29 Oct 2013

A flavour of winter - Mai Po

The flared cowl of a startled cobra would be a highlight of any David Attenborough wildlife documentary.

They are pretty gripping in real life, too, as I discovered in a quiet corner of Mai Po Marshes Nature Reserve yesterday.  Cycling slowly towards a bend I entered a carpet of dry leaf litter and - right beneath my front tyre - saw the sudden movement of a large black snake.

The snake's head flared as I looked down and the white cobra nape "spectacles" were clearly visible.

"Goodness !" I exclaimed; - or words to that effect.  The writhing snake was lost to view behind me as the momentum of the bicycle carried me onwards.  But then there was a loud, hissing, scratching sound from the rear of the bike...

"It's coming to get me !" I panicked and jumped off the bike, only to discover that the snake was well away and the "hissing" was caused by a dry leaf stuck between the tyre and the rear brake pads.

And all the birds were pretty distant when I got to Ponds 16/17…. still, at least I'd had some exercise !

Anyway, I recovered my composure sufficiently to return to Mai Po this morning (Oct 28th). The only movements along the track to the boardwalk were the flittings of Japanese White-Eyes and a lone  Daurian Redstart. Nothing more sinister than White-breasted Waterhens scuttled into the undergrowth at my approach.

At the farthest Mai Po boardwalk hide, a couple of "surprise" birds, namely Large White Headed Gulls and fear of a different kind ... - how to identify these things when one is seasonally out of practice ?

And there is the business of negotiating the ever-shifting sands of gull taxonomy...

Heuglins is our commonest LWHG, but it has yellow legs.  For the pink (ish) legs and white-tipped outer primaries (even though this would be an earliest winter record) I'd have to go for Yellow-legged,
er, Mongolian, er, "Caspian Gull"...

 Larus (cachinnans) mongolicus ??
or Larus cachinnans (mongolicus) ??

I'll get back to you on this one, after I've asked around.

Meanwhile, here are some easy waders !

Common Redshank - Tringa totanus

Common Redshank - Tringa totanus

Common Redshank - Tringa totanus

Common Redshank - Tringa totanus

Common Greenshank - Tringa nebularia

Common Greenshank - Tringa nebularia

Common Greenshank - Tringa nebularia

Common Greenshank - Tringa nebularia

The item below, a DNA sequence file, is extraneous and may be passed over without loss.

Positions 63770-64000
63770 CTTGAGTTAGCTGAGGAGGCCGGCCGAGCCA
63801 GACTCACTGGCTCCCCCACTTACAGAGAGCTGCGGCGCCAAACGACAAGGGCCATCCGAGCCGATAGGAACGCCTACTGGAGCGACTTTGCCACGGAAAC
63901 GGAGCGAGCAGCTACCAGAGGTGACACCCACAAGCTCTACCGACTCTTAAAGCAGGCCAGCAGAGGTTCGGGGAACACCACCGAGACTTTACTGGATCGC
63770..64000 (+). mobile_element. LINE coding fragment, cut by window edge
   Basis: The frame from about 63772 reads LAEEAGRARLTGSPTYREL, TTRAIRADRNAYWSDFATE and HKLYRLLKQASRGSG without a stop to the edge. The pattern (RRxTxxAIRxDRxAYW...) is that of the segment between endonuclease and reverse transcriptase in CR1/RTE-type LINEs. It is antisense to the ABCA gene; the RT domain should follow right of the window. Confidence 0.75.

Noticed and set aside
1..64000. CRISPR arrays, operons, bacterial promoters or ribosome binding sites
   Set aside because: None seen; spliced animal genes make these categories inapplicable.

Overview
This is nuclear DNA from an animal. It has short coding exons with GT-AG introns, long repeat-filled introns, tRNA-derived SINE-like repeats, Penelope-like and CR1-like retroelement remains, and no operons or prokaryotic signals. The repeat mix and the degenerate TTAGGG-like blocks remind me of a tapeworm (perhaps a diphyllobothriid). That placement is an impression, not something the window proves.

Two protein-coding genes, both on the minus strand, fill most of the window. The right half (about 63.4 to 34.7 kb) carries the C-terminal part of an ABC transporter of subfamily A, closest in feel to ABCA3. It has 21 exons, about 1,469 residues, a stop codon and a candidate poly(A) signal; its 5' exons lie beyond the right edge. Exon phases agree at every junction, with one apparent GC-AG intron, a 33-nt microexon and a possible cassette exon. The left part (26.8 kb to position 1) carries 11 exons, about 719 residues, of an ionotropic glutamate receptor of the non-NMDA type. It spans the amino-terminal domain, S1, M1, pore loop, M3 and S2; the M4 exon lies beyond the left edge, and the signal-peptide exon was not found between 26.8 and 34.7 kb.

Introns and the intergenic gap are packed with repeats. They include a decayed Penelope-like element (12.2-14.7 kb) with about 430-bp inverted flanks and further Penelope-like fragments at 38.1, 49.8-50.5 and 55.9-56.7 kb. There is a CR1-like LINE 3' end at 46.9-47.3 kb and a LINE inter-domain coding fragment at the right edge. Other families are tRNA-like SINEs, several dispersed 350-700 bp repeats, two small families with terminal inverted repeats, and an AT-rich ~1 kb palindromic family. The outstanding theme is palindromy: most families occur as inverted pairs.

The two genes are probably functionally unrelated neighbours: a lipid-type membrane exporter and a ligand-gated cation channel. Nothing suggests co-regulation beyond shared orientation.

Great Cormorant - Phalacrocorax carbo

Temminck's Stint - Calidris temminckii

Temminck's Stint - Calidris temminckii

(Top right) Black-faced Spoonbills - Platalea minor

Black-faced Spoonbills - Platalea minor

Black-capped Kingfisher - Halcyon pileata

I tried to exude waves of warmth and friendliness, but the Kingfisher wouldn't come closer than about forty metres from the hide.

20 Oct 2013

Autumn passage wader highlights .....

Five or six early morning sessions in the Tragopan portable hide have brought a reward of some respectable wader close-ups.

So far, only a parade of common birds, but I'm not complaining.

A pleasant surprise (but not for the dragonfly) was the spectacle before sunrise yesterday of a Black-winged Stilt zapping a passing dragonfly and proceeding to drown and eat it.

Black-winged Stilt - Himantopus himantopus

Common Snipe - Gallinago gallinago

Spotted Redshank - Tringa erythropus

Grey Heron - Ardea cinerea

Black-winged Stilt - Himantopus himantopus

White-breasted Waterhen - Amaurornis phoenicurus

There are always reminders that birding in Hong Kong is not a "Wilderness Experience". After about eight o'clock the racket grows from the nearby container yards.

The yard dogs can be a bit of a nuisance, although they usually appear, nuzzle around discarded riceboxes, and go quite quickly.

The ubiquitous "chow" dog of the New Territories - Canis lapsappus
 Mid-October is usually when peak numbers of many autumn migrant waders occur.

Common Greenshank - Tringa nebularia

Wood Sandpiper - Tringa glareola

Eurasian Magpie - Pica pica